SACRAMENTO, CA - JANUARY 10: California Governor Jerry Brown speaks to reporters as he announces his proposed budget at the California State Capitol on January 10, 2011 in Sacramento, California. Governor Brown announced a balanced state budget that cuts spending by $12.5 billion and includes an eight to ten percent cut in take home pay for state employees and proposes a "vast and historic" restructuring of government operations. (Photo by Justin Sullivan/Getty Images)
The theory of requiring a two-thirds vote for tax increases, fees, and other pieces of the budget is to restrain spending and taxes -- and keep budget deficits under control.
But the list of 53 demands by Republican legislators in budget talks puts the lie to that theory. Requiring a supermajority adds to the budget deficit -- because there are more votes to buy.
The Brown administration has noted that many of the GOP demands have nothing to do with the budget. But the real problem is that while some changes (on pensions) could save money long term, many of the budget demands don't fix the deficit -- they add to the problem.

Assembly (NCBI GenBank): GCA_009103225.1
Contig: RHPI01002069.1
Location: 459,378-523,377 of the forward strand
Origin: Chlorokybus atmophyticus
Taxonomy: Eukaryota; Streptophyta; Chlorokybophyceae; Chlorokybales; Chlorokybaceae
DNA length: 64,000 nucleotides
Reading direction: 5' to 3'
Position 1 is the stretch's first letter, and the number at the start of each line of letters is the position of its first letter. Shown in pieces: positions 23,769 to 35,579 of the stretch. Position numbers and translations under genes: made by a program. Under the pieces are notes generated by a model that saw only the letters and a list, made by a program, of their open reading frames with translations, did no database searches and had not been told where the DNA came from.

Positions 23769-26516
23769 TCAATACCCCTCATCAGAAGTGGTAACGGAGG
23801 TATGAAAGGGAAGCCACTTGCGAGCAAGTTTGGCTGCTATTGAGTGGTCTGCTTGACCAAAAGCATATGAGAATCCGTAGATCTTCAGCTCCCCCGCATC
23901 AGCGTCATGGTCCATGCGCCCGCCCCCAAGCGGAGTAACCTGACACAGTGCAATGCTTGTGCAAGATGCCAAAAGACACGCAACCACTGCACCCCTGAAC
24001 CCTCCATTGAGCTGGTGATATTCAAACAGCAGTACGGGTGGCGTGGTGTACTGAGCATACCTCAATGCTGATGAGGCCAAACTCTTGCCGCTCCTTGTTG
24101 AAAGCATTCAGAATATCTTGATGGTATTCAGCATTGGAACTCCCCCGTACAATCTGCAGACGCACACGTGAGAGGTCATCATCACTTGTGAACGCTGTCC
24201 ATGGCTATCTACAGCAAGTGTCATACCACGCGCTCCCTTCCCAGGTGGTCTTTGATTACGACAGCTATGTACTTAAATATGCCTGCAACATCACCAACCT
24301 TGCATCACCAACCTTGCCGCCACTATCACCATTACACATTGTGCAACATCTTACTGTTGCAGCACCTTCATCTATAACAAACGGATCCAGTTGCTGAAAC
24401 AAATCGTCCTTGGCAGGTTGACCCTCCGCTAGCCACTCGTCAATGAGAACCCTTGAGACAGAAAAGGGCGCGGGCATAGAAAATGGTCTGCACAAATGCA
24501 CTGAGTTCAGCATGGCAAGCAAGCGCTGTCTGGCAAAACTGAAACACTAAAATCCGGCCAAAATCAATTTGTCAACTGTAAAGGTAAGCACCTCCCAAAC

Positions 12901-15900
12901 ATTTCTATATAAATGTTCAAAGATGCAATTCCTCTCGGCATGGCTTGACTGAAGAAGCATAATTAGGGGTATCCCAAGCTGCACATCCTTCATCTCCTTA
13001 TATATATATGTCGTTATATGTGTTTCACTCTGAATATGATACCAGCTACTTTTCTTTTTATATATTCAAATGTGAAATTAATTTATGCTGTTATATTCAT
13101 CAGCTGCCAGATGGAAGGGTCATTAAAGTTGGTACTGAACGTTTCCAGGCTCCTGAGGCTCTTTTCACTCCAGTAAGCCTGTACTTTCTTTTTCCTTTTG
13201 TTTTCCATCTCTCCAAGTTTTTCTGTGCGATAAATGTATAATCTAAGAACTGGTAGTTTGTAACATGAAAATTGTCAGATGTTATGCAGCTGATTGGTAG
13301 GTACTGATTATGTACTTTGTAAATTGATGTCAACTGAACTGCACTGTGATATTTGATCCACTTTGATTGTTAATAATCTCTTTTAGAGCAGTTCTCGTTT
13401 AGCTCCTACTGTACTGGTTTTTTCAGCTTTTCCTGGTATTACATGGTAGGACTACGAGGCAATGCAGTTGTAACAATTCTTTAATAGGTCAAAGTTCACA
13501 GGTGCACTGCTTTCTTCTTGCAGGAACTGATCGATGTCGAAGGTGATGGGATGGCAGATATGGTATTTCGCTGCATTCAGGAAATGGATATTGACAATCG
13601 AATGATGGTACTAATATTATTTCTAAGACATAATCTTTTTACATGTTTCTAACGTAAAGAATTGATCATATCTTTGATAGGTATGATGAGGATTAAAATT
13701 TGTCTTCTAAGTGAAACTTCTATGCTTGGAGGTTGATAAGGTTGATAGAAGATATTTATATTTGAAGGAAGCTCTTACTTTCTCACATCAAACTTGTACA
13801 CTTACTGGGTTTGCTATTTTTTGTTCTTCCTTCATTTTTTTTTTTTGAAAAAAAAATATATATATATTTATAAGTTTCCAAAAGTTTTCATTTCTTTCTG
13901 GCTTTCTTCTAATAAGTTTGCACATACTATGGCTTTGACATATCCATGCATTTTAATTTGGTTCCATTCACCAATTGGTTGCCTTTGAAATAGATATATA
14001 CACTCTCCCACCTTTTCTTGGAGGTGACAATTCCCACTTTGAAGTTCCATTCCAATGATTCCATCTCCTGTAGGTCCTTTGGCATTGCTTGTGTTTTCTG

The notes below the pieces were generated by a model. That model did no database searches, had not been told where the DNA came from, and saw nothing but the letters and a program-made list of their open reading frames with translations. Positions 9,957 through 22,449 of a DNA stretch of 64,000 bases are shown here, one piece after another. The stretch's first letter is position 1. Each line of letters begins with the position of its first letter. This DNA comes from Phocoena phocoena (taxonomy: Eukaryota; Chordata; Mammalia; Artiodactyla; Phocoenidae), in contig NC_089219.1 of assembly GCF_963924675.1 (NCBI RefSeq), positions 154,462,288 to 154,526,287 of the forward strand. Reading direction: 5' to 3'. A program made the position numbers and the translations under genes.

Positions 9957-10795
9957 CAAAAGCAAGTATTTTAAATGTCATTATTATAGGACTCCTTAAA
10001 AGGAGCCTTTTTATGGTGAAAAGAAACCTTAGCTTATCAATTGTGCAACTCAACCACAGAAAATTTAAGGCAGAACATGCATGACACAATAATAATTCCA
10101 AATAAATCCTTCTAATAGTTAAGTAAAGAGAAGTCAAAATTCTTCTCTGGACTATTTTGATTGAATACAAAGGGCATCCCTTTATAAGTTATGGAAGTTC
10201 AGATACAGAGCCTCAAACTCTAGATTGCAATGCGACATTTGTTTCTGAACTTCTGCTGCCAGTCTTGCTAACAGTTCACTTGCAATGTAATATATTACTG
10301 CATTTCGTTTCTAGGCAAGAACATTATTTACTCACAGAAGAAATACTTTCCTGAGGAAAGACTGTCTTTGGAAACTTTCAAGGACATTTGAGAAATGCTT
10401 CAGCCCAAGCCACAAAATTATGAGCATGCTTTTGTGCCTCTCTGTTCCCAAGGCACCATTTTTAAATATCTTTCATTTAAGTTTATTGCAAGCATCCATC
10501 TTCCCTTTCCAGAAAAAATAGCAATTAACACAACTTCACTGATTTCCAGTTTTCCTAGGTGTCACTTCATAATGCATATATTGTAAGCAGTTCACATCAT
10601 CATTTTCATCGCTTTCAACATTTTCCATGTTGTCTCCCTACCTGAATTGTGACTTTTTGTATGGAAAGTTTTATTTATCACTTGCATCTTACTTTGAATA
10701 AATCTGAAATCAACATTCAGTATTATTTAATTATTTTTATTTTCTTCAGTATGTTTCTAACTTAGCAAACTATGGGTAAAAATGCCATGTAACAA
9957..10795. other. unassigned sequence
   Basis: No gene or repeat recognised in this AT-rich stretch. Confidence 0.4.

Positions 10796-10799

-A "compromise" on Brown's plan for eliminating redevelopment agencies that would mitigate much of the savings from Brown's plan,
-A demand to preserve state enterprise zones, which are costly and ineffective;
-A demand that Brown drop a corporate tax change that would save the state $1.4 billion. The Republican document calls it a tax increase.
The Republicans also demand that Brown's tax extensions, proposed for 5 years, be shorted to just 18 months. That could add to the budget deficit in two ways -- by denying revenue, and by giving Republicans another chance to make more costly demands as the price of budget and tax negotiations next year.
Brown's budget is far from perfect -- it ignores the governing and structural problems that guarantee big deficits, and offers a number of temporary fixes. The GOP demands would make it worse.